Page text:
Banking on Progress

Every once in a while, I get hooked by Google’s doodle, like one this week celebrating Esther Afua Ocloo (1919-2002). I found her fascinating.

Not only did she experience a tremendous amount of change in Ghana during her lifetime, but she was a young entrepreneur selling marmalade and juice in the 1930’s, and would spend her life working to elevate women’s economic position.Her achievements were many, from a cooking diploma from London’s Good Housekeeping Institute to executive chairmanship of the National Food and Nutrition Board of Ghana.

Working in food and later textile processing, Mrs. Ocloo grew her company, Nkulenu Industries. She co-founded the global micro-finance organization Women’s World Banking (WWB) in 1976. This would be her legacy, making a significant impact on the lives of women worldwide and promoting the practice of small loans to nurture economic independence.

Mrs. Ocloo also saw her country develop into a thriving independent nation. Ghana became the first independent African nation in 1957. Today, the banking sector in Ghana is very well developed, and has benefited from mobile money since its adoption in 2009. With more than 100% mobile penetration rate in the country, Ghanaians have found that mobile technology answers certain needs quite well.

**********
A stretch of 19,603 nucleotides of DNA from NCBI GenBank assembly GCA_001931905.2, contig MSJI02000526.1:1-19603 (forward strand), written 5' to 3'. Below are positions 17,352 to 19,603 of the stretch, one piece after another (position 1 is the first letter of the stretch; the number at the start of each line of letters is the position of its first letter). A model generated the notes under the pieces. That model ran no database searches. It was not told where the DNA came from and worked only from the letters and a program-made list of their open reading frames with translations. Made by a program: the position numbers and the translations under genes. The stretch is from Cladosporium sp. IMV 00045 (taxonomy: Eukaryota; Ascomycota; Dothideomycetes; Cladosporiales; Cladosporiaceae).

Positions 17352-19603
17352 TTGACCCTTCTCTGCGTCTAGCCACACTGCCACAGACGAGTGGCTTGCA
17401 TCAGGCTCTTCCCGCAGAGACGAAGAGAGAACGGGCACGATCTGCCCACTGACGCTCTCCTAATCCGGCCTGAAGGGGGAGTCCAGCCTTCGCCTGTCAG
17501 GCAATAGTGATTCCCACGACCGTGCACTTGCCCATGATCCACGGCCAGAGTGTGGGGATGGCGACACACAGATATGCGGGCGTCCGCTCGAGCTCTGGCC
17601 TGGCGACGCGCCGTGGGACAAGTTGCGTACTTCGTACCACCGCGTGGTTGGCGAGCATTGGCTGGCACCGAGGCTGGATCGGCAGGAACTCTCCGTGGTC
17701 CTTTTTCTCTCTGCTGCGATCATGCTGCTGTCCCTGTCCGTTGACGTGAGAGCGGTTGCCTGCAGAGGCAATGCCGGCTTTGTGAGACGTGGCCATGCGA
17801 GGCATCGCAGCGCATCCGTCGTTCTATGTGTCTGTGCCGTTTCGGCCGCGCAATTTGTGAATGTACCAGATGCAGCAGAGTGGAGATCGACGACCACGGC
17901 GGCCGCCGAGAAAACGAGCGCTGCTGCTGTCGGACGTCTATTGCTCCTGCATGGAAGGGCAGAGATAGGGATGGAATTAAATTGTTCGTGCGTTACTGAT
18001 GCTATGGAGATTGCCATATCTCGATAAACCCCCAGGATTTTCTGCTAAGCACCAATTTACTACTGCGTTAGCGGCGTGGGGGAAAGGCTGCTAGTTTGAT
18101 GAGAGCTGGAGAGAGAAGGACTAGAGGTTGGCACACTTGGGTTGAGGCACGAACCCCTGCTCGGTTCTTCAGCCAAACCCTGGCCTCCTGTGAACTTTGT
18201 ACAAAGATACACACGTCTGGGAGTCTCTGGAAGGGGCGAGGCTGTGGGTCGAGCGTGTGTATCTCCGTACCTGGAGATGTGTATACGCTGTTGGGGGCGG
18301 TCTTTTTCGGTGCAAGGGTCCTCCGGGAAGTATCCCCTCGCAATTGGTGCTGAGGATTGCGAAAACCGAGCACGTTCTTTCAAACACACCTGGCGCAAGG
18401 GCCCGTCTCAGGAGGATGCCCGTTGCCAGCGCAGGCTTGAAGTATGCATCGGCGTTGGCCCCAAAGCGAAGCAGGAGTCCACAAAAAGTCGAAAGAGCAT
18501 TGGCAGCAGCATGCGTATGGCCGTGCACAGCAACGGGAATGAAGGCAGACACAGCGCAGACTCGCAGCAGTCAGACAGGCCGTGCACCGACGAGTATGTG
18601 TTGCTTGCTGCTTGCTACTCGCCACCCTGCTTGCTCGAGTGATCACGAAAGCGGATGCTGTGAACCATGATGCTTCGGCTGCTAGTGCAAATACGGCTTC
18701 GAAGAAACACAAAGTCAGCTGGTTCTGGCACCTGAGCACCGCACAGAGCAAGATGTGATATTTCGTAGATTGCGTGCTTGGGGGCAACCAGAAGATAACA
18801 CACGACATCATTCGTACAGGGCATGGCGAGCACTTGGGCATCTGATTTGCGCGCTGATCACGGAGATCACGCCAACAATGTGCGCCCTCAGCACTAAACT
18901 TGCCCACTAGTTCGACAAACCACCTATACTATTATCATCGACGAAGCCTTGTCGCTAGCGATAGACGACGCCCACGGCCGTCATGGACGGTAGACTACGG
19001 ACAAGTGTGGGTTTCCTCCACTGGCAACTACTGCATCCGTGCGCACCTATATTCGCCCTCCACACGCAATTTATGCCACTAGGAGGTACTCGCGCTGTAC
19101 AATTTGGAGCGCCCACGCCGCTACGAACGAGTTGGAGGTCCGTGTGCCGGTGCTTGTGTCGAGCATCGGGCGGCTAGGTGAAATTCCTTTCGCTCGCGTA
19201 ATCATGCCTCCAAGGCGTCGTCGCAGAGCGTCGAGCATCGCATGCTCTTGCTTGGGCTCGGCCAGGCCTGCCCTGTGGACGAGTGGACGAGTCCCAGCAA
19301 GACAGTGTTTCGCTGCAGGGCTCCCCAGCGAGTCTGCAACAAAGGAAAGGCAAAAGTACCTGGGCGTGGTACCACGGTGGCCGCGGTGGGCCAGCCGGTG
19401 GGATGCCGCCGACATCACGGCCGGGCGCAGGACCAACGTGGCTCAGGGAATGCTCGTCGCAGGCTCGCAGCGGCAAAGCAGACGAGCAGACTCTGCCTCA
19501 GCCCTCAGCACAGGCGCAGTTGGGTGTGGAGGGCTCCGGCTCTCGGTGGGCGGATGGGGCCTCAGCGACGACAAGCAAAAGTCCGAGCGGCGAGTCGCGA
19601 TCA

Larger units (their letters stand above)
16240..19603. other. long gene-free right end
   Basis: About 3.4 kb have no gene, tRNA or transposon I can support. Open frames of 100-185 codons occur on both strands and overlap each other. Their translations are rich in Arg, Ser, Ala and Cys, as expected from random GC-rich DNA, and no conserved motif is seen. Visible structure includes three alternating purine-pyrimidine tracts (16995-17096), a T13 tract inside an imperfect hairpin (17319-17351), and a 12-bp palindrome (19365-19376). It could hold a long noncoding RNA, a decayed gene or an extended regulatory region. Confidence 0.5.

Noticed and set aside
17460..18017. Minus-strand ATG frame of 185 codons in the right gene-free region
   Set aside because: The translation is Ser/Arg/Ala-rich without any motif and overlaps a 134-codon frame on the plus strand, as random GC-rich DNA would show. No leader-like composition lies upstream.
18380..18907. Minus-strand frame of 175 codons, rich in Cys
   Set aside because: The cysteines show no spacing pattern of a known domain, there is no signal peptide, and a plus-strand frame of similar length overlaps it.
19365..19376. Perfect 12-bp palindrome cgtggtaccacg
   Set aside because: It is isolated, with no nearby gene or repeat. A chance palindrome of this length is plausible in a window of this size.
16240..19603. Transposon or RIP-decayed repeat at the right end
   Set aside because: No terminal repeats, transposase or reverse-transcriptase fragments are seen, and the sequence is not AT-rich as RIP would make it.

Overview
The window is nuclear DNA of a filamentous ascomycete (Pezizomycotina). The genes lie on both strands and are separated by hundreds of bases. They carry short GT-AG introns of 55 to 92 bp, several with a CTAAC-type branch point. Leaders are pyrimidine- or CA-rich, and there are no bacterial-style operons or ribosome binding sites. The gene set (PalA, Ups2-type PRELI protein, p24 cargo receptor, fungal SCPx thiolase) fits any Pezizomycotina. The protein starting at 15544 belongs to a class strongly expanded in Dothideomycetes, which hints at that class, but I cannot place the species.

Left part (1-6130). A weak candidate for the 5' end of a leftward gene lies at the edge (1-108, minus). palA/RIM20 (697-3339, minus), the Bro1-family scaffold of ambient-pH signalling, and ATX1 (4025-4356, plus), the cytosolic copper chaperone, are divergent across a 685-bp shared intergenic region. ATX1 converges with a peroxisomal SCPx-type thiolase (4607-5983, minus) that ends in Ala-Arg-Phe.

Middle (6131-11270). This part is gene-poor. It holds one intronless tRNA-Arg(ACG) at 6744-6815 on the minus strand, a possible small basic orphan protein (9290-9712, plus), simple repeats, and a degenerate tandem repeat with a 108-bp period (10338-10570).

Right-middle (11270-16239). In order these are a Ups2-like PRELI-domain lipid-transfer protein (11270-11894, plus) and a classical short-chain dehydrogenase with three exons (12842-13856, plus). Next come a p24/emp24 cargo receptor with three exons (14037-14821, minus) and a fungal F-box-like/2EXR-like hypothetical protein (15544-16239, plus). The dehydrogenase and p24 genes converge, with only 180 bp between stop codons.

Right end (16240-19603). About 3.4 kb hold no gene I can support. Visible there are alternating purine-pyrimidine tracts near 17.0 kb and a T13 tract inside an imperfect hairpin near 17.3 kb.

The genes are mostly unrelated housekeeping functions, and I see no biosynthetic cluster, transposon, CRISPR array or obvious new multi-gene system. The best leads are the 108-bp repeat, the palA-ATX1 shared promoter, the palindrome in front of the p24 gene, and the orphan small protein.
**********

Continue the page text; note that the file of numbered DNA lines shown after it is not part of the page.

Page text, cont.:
Before the advent of mobile banking, only about 56% of the population used banks. Roughly 44% were not utilizing any financial services. But after five years, that number dropped nearly 20 points to only 25% without banking services, according to the World Bank. By 2015, there were more than 13.1 million mobile banking subscribers in Ghana, making GH₵ 35 billion in transactions, according to PwC. The value of mobile money transactions grew 192% in Ghana from 2014 to 2015.

Four telecommunications companies serve most of the country these days: Airtel, MTN, Tigo, and Vodafone. Services in development will provide consumers a way to pay bills, buy tickets, and pay school fees by mobile phone, along with all the standard banking transactions that are possible now.

To a teenage entrepreneur in the 1930’s, such wireless transactions might have looked like magic. If Mrs. Ocloo were alive in Ghana today, she would likely see a whole new world of potential for small merchants around the country. GH₵ 35 billion can buy a lot of marmalade.

For the full PWC survey on banking in Ghana, click here.

Written by Ellen Harris, GMS, International Product Director, Living Abroad